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The lending firm, called Fine Art Financial Services (FAFS), will be launched to help art collectors and dealers borrow against their assets.

FAFS are funding the lending and offer up to 50% of the value of the assets on single or groups of works up to $20m.

Loans will be available from three months to three years for works in all major auction categories, as well as high value jewellery.

A range of products will include lending against an item that is due to be auctioned. FAFS will take possession of the work and arrange for transport to one of its storage facilities in London, Geneva, New York, Hong Kong or Singapore.

The Fine Art Group claim their lending company is different to others in the market because of the expertise of their team and their independence from the large auction houses.

Philip Hoffman, who founded the company in 2001, spent 12 years at Christie’s where he was finance director and later the deputy chief executive of Europe. Colleague Guy Jennings worked in senior management at both Christie’s and Sotheby’s.

Last year the company hired Freya Stewart as head of art lending to manage this new company. She was previously senior legal counsel at Christie’s.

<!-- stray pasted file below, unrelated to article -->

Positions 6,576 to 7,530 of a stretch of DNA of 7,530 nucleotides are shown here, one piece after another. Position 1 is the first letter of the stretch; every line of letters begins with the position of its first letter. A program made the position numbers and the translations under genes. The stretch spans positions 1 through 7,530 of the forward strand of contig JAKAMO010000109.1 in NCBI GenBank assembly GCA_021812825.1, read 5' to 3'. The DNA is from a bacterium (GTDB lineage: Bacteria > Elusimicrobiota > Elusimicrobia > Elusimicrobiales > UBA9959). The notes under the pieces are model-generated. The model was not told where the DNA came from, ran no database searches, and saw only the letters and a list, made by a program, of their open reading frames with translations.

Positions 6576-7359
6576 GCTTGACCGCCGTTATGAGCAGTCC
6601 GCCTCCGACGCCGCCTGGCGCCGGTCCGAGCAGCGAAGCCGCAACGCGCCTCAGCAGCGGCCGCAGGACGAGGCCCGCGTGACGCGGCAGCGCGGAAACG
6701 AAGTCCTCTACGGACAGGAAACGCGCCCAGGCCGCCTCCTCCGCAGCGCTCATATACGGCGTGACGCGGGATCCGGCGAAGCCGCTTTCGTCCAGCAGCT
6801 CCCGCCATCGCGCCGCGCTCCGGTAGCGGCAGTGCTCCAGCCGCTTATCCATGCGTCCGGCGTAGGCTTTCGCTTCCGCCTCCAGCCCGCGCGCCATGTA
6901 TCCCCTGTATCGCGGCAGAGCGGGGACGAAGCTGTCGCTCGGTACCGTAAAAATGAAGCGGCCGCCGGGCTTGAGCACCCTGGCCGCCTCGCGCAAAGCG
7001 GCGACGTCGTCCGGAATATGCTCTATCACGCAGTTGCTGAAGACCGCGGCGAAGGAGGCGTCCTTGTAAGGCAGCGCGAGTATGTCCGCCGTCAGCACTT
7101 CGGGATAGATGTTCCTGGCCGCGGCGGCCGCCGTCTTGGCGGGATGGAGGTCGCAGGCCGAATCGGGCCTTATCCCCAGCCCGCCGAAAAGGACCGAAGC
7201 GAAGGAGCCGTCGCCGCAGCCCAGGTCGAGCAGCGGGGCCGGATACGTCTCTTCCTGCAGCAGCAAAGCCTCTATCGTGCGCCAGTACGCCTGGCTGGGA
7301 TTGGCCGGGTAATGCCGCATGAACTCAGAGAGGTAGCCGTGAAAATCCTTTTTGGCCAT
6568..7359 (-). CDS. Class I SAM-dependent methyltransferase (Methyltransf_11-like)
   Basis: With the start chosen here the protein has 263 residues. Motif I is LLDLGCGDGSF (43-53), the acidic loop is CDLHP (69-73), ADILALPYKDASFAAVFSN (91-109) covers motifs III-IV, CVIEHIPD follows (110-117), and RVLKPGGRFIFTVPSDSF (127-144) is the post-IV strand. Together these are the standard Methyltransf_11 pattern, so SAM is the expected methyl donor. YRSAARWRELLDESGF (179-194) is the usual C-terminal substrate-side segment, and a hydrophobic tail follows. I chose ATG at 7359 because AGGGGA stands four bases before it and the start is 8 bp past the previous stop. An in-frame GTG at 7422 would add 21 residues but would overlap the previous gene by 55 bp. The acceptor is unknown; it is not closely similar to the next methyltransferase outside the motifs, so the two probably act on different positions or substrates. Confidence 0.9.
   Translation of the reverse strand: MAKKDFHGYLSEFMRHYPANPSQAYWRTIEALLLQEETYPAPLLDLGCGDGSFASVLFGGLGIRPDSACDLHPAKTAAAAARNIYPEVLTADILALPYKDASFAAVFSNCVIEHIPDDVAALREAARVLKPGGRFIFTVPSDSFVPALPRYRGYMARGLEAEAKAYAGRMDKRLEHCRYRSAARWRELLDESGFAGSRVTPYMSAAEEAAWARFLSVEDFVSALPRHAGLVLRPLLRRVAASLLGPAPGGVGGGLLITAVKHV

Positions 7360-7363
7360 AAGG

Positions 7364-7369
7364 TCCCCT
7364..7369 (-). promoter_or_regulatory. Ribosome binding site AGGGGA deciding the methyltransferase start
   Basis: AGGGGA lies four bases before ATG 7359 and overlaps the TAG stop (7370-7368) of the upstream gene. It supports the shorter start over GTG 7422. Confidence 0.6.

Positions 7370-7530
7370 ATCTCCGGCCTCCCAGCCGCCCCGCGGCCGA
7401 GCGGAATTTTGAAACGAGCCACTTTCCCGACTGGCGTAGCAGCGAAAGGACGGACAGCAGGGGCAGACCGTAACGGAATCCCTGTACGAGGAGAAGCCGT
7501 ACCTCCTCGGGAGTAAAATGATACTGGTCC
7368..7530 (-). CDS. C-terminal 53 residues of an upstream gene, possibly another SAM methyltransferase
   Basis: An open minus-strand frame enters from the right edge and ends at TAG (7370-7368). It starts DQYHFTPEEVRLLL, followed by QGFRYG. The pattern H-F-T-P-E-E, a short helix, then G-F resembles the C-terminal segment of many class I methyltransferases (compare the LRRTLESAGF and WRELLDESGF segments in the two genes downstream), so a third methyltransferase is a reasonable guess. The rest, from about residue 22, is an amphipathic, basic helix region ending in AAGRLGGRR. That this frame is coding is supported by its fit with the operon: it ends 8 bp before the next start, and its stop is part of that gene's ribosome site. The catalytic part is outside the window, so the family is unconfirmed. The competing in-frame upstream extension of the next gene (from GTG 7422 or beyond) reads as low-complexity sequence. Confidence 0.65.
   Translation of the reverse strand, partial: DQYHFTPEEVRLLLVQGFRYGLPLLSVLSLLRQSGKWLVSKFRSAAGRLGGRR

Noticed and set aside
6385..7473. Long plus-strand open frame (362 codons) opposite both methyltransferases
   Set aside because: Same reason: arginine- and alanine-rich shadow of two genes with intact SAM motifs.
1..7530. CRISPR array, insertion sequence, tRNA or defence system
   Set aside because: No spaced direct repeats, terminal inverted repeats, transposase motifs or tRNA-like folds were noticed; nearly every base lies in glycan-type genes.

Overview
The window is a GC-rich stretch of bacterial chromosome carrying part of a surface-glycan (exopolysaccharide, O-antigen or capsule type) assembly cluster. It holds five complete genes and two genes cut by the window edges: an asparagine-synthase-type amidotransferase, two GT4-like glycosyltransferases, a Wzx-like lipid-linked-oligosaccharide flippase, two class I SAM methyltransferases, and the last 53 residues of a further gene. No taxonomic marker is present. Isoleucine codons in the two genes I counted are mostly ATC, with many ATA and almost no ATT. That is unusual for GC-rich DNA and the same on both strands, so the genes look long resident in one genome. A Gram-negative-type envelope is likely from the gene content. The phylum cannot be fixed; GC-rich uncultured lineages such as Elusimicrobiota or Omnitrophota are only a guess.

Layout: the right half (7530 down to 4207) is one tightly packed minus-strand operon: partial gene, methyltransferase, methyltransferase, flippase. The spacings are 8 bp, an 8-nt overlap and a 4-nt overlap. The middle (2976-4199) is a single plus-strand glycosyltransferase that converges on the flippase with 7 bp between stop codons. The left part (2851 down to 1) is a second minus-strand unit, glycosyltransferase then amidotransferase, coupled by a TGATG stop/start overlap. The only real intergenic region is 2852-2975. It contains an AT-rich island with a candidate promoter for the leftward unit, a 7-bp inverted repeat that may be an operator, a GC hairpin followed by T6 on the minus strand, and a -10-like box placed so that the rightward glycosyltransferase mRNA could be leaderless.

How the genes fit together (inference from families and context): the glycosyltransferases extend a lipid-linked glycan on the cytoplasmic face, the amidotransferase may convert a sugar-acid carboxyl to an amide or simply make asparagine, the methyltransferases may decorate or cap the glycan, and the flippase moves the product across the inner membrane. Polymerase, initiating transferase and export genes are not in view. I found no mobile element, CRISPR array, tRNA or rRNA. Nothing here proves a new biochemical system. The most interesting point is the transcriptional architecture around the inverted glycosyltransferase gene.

The Fine Art Group now have three business divisions, adding finance to an art advisory business and their investment arm which has so far launched seven art-related investment funds.

Significant Long Term Business

Compared to the US, the UK lending market for luxury assets such as art is small. The law currently favours the lender rather than borrower, meaning owners cannot keep the art on their walls if they borrow against it.

In the US, the Uniform Commercial Code law allows some borrowers to keep the assets while borrowing against part of their value. This law has helped the art lending market grow to around £6bn in the States.

Stewart said: “We see this as a significant long term business for us. Our strength has always been combining market leading in-house art and finance expertise.

“With the demand from clients and the wider market for art loans that we have seen, this business makes sense for both us and our clients.”